Windows 11 has been quite the hot topic in the tech world ever since its launch on October 4th. There are already plenty of reviews and opinions about it online, but it can be pretty confusing to get a clear picture of it and how it compares to Windows 10.
The following blog post will teach you all of the basics of Windows 11 and everything you should know when comparing the older and newer versions of the OS.
Windows 11 vs Windows 10
Keep reading to learn all of the basics about the security, design, and performance of Windows 11.
Is Windows 11 more secure than Windows 10? You may have heard about the hardware requirements for Windows 11, which many people dislike.
To download Windows 11, you need at least an 8th-generation Intel Core processor, 64GB of storage, 4GB of RAM, Secure Boot support, and TPM 2.0.
Most people assume that these requirements are meant to convince users to purchase newer, more advanced devices. However, it’s actually due to security. Generally, the older and weaker the hardware, the less secure it is.
Hardware requirements alone make Windows devices more secure. For example, TPM 2.0 helps protect data, authenticate users, and helps enhance the security of Windows Hello.
There are also some other noticeable security improvements in Windows 11 compared to Windows 10, such as the “zero trust” strategy (not fully trusting any user), and the hardware requirements help achieve this.
Although Windows 11 is more secure than any previous version of Windows, you shouldn’t rely solely on the default security settings to keep you and your data safe. Download some additional cybersecurity apps, don’t miss out on software updates, and always be aware of the biggest cyber threats.
There are many design tweaks in Windows 11: pretty much every detail was changed at least a little bit. Below are some of the most noticeable ones.
Overall look: there are now rounded corners instead of squared ones, and the icons have a new design with colorful pastel shades. You have 6 themes to choose from in Windows 11 (vs 4 in Windows 10).
The default font has also been changed to “Segoe UI Variable”. Another noticeable thing is that when windows are maximized or minimized, they move very smoothly and don’t fade like they do in Windows 10.
Start menu: looks very different, and almost everything is moved, omitted, or replaced.
For example, the search bar is now at the top of the menu rather than in the taskbar, and pinned apps are also at the top rather than the right. We also now have a “recommended” app section that gives recommendations based on your recently-used or most-used apps.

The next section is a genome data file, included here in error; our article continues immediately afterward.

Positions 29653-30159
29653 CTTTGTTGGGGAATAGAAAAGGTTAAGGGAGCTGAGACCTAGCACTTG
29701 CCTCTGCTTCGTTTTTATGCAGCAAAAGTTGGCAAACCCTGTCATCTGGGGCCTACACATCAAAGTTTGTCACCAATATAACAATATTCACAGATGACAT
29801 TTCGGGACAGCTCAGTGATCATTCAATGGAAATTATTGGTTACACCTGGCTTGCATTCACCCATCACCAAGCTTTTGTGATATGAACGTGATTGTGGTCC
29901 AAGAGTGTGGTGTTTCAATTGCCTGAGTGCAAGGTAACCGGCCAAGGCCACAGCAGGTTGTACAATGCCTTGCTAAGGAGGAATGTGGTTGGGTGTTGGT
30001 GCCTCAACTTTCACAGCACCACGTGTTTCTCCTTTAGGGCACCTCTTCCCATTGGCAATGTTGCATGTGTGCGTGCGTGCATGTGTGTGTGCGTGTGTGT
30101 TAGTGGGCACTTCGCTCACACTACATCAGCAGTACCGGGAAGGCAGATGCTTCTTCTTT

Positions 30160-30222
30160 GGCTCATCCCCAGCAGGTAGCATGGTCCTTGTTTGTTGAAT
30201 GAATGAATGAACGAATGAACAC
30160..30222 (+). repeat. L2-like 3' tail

Taskbar: now in the center rather than on the left, the taskbar is a bit taller than in Windows 10.
The taskbar can be moved back to the left, but it can only be at the bottom, unlike with Windows 10, where you could move it around the top, bottom, left, and right.
Sound: It’s also worth mentioning sounds and how they’ve been changed in Windows 11. Pretty much all little sounds, such as the unlock sound, notifications, and alerts are now different compared to Windows 10.
Interestingly, these sounds are different when you switch from light mode to dark mode. The sounds are a bit softer and quieter in dark mode compared to light mode.
Experts report that Windows 11 offers improved performance over Windows 10. Windows 11 is faster than its predecessor because it focuses CPU power on apps and windows that are being actively used.
For example, if you have a bunch of windows open on your browser, but you haven’t been using them for hours or days, they will be “put to sleep” until you interact with them again.
However, Windows 11 might not be the best OS for gamers. This is mainly due to virtualization-based security (VBS). VBS separates a specific section of the operating system’s memory to keep it safe from malware. This feature might slow down your game by up to 30%. Although security is important, most gamers aren’t willing to sacrifice so much gaming power for the sake of increased data security.
Windows 11 is the newest and most improved version of Windows ever. However, Windows 11 has stringent hardware requirements and may offer poor performance to gamers.
For these reasons, Windows 11 may not be suitable for everyone just yet. Windows 10 is still a great OS, and it isn’t going anywhere until 2025 (when Windows 10 will no longer be supported on any device). Don’t rush to make any decisions, and take your time to determine whether Windows 11 is the best OS for you.
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